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Physical fitness is heavily stressed for Soldiers taking part in the Airborne Orientation Course, an early training program for parachute riggers.

FORT JACKSON, S.C. -- It's not much to look at. An oblong box of unpainted, unfinished wood, the small structure gives the future airborne Soldiers their first taste of jumping from a moving aircraft. Built to resemble the belly of a C-130 Hercules aircraft, parachuted Soldiers in the Airborne Orientation Course program connect to a static line and proceed, one by one, to leap through the door of the "aircraft."

Even though the door is only two inches off the ground, it has the desired effect on Soldiers, said Capt. Ori Avila, commander of Headquarters and Headquarters Company, 120th Adjutant General Battalion (Reception).

"You can see the change in their faces," he said, "because it's become very real for them."

Established at Fort Jackson in 2006, the Airborne Orientation Course prepares Basic Combat Training graduates to become parachute riggers. AOC is the first stop after basic training for Soldiers assigned the parachute rigger Military Occupation Specialty.

"They will graduate on Thursday and will be here the following day to in-process," he said. "We have three weeks to work with Soldiers prior to them getting sent to Airborne School. The classroom portion of this training includes classes on nutrition; it includes classes on proper running techniques, and very specific items to airborne operations."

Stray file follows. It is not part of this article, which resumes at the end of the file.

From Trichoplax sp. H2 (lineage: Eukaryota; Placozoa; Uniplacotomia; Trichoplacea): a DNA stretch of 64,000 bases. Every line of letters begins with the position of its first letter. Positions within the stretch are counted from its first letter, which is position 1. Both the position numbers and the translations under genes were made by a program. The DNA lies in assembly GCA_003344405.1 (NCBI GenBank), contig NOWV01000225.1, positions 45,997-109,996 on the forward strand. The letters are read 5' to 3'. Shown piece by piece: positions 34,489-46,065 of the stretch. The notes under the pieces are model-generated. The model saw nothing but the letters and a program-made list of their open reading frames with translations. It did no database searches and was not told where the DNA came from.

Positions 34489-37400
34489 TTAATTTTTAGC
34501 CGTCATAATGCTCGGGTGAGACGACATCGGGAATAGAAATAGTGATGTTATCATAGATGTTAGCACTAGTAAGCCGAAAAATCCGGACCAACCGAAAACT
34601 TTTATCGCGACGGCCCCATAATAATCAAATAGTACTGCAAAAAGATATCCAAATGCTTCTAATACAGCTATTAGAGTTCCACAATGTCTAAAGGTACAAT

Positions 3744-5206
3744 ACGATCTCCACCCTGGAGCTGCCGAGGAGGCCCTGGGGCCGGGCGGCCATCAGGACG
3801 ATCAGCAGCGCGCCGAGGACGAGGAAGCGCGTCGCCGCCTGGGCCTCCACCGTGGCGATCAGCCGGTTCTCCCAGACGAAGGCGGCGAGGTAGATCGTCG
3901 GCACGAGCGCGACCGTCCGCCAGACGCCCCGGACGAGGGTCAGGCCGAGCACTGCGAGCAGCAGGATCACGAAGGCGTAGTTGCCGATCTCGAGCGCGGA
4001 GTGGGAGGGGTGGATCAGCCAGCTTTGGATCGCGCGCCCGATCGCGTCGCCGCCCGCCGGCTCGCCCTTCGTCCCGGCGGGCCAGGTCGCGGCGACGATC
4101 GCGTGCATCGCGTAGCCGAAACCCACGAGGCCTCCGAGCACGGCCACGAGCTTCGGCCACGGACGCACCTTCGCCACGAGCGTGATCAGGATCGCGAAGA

It also includes courses designed to give Soldiers a connection to the history and heritage of Army paratroopers.

"Because (the new Soldiers) are such a susceptible population, because they're still so new, the onus is on us to continue to develop them," he said. "I'd argue that no Soldiers on this installation at that level receive the type of interaction and one-on-one mentoring that they do with the cadre here."

It's a process that Avila said requires very specific physical and mental disciplines. The physical fitness element includes twice daily workouts, proper nutrition and performance-enhancing strategies.

"Between the cadre and myself, the majority of us are jump master qualified," he said. "The years of experience and the number of jumps we've got between us can help assuage some of their fears about exiting a perfectly good aircraft."

While they won't be able to participate, AOC Soldiers are expected to witness a live jump.

"We want them to see what it's actually like, and to see the cadre go through it," Avila said. "Their next stop is the Army Airborne School in Fort Benning, Ga. From there, they'll go to Fort Lee, Va., for Advanced Individual Training."

Page last updated Thu June 13th, 2013 at 00:00